Reprint with permission by Press Publications
Written by Mark Griffin    

The Ohio Monarchs Gold summer college baseball team will get to defend their championship at next month's LineDrive Sportz NABF College World Series presented by BCSN in Toledo.

"We're always talking about going back and winning it again," said Cory Hornyak, a 2006 Genoa graduate who pitches and plays outfield for the Monarchs. "That would be a big thing for us to do. No one's ever done it, so we're hoping to be the first."

This year's NABF World Series will be held Aug. 6-9 at Ned Skeldon Stadium, Owens Community College, Bowman Park and the University of Toledo's Scott Park.

Last year the Monarchs Gold team overcame a loss in round-robin play to finish 5-1 in the tournament. They beat the Long Island (N.Y.) Astros - behind a game-winning hit from Clay grad Casey Winckowski - to claim the title at Skeldon Stadium.

"We lost to a good team in the round-robin, but we battled that whole weekend," Hornyak recalled.
We had a lot of ups and downs during that Series to win it. We went through a lot, and it was a great thing. I had fun. We went out and just played our game."

Hornyak, a 6-2, 225-pound right-hander, hit .458 during the NABF World Series. He scored seven runs with six stolen bases, two RBI, a double and a triple in six games. His diving catch in the outfield in the title game prevented at least one run from scoring, cementing his selection as NABF World Series MVP.

"I thought Casey, getting that game-winning hit, they might have given it to him," Hornyak said. "He had a great Series, too. I was surprised I did win it. It was pretty cool."

Hornyak has played at Youngstown State for the past three years, although his 2009 season was cut in half because of tendonitis in his throwing shoulder. He had just two plate appearances all season and he pitched three games in relief, covering 2 1/3 innings.

"I was injured for half the season," Hornyak said. "I got tendonitis in my shoulder and I had to rest. They sat me down for a month and a half, with no throwing at all. Right now I'm getting back into my throwing program for the summer.

"I didn't hit at Youngstown and I'm just getting back into it. I'm on a pretty good streak. I have arthritis in my left knee, so I get some problems if I play games consistently. I get a little pain. Other than that, I just try to play through it. I just try to rest it as much as I can when I'm not playing."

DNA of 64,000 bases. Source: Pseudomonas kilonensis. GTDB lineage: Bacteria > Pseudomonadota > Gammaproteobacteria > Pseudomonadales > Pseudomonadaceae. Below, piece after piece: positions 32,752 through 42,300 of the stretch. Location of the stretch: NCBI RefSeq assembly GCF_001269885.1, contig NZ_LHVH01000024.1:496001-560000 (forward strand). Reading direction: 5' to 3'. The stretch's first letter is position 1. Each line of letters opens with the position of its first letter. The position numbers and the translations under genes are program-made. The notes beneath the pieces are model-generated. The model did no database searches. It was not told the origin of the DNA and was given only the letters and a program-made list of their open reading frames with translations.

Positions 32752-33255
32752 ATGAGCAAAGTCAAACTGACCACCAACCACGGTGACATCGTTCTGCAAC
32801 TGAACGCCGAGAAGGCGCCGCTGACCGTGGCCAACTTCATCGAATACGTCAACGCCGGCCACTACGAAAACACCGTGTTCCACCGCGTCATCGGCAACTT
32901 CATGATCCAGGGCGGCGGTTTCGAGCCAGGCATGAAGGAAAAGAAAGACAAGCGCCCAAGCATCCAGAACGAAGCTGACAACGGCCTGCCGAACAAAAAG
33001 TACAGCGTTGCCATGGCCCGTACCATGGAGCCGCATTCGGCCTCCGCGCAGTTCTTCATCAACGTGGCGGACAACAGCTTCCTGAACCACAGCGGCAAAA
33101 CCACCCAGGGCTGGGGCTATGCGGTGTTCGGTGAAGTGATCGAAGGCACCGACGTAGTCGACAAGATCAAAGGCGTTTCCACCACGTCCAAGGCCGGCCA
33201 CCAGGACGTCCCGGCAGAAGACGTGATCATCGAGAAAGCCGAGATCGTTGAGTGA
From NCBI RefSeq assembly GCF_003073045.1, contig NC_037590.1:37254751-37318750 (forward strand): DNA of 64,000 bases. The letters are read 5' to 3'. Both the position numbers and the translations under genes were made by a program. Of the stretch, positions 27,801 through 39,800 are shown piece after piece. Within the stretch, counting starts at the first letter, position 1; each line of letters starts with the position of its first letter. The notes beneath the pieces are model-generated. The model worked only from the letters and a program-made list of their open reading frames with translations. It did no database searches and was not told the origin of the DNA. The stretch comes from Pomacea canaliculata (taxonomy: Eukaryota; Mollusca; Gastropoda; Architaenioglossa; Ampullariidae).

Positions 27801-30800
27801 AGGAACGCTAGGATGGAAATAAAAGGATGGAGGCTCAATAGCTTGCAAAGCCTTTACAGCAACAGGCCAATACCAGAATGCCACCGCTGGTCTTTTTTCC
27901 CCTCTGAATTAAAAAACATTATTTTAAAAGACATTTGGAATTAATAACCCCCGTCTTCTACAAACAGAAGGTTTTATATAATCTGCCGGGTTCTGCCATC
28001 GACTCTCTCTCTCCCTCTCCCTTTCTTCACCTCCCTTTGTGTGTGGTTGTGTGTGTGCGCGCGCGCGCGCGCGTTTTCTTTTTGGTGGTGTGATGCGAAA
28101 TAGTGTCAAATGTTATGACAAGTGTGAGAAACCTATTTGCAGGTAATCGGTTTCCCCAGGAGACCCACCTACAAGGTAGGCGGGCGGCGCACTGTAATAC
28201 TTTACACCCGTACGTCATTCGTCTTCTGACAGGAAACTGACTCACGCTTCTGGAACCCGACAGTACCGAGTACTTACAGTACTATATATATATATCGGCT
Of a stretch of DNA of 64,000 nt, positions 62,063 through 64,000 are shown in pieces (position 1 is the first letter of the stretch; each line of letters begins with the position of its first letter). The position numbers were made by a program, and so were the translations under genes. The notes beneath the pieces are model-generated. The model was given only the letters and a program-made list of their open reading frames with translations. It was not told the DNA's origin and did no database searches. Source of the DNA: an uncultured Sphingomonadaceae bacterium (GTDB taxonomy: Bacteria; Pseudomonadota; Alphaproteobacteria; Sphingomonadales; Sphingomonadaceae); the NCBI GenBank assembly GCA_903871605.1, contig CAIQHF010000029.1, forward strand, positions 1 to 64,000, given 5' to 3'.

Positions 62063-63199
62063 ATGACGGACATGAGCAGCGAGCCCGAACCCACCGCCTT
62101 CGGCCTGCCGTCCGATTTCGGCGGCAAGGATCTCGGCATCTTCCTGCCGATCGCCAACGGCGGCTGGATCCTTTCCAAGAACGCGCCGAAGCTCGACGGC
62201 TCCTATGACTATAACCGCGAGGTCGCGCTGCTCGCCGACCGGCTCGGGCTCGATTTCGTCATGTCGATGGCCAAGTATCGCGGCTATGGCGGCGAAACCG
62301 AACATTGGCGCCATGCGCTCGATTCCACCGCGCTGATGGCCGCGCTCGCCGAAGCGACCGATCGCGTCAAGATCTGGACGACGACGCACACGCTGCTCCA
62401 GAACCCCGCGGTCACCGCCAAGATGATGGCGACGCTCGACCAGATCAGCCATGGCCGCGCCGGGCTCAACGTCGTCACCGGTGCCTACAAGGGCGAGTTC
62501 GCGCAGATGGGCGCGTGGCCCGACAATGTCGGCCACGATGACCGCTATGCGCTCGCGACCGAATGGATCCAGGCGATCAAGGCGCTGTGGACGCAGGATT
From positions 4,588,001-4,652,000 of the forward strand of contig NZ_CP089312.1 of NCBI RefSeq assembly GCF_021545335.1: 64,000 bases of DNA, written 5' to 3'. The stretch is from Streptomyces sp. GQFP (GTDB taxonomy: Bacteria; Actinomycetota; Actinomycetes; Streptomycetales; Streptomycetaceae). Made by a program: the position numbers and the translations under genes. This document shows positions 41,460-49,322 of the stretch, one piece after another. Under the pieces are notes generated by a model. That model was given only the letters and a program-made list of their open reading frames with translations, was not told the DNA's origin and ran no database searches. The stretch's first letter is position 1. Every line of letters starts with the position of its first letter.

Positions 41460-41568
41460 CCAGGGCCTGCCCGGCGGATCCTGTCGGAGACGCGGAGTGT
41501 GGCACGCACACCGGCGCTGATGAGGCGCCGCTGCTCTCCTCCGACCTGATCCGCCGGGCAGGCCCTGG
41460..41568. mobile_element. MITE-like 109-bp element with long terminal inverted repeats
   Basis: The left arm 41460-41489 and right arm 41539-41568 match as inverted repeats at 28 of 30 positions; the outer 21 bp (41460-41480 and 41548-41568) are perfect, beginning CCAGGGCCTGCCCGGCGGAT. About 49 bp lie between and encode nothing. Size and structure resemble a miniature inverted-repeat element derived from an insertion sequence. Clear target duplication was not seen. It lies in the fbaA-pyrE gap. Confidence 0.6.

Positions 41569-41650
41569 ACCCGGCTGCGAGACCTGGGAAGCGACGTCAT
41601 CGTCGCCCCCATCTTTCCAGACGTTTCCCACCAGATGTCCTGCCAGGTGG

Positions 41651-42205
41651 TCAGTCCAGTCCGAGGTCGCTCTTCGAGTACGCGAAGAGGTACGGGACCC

Hornyak, the 2006 Suburban Lakes League Player of the Year during his senior year at Genoa, said he is in the process of transferring to Division II Tiffin University.

"Youngstown State got a new coach and things just didn't really work out for me," he said. "Tiffin is closer to home and they were really interested in me, even though I've already played three years at Youngstown. I love the program and the facilities, and the coaches are great. I think I'm going to fit in there pretty nice, and I have a couple buddies who play there."

Hornyak, 21, has started two games for the Monarchs this summer and given up six hits in 10 innings. He has seven walks and 12 strikeouts and has not allowed a run. The Monarchs have won both of his starts.

"He's able to throw three or four different pitches for strikes," second-year Monarchs coach Ed Mouch said. "He's got a fastball-slider and he throws a split-finger. He has the capability of throwing all of his pitches for strikes. He looks pretty imposing on the mound."

Hornyak has contributed at the plate and on the basepaths for the Monarchs, who were 24-10 and 8-1 in the Toledo Amateur Baseball Federation as of July 20. Hornyak is hitting .368 (28-for-76) with 20 runs, 22 RBI, 10 doubles, 10 walks, three triples and three home runs.

"He struggled early on because of the total number of at-bats he got at Youngstown," Mouch said. "Since the third week of June he's been hitting extremely well. He has the capability of hitting the ball on the ground for an infield single, and he can hit the ball over the fence.

"He runs real well. He's contributing some havoc even on the basepaths in regards to his legs. He can do a lot of different things offensively. He's 13-for-13 in stolen bases, so he's an offensive weapon in that regard."

For more information on the Monarchs, visit For info on the College World Series, visit


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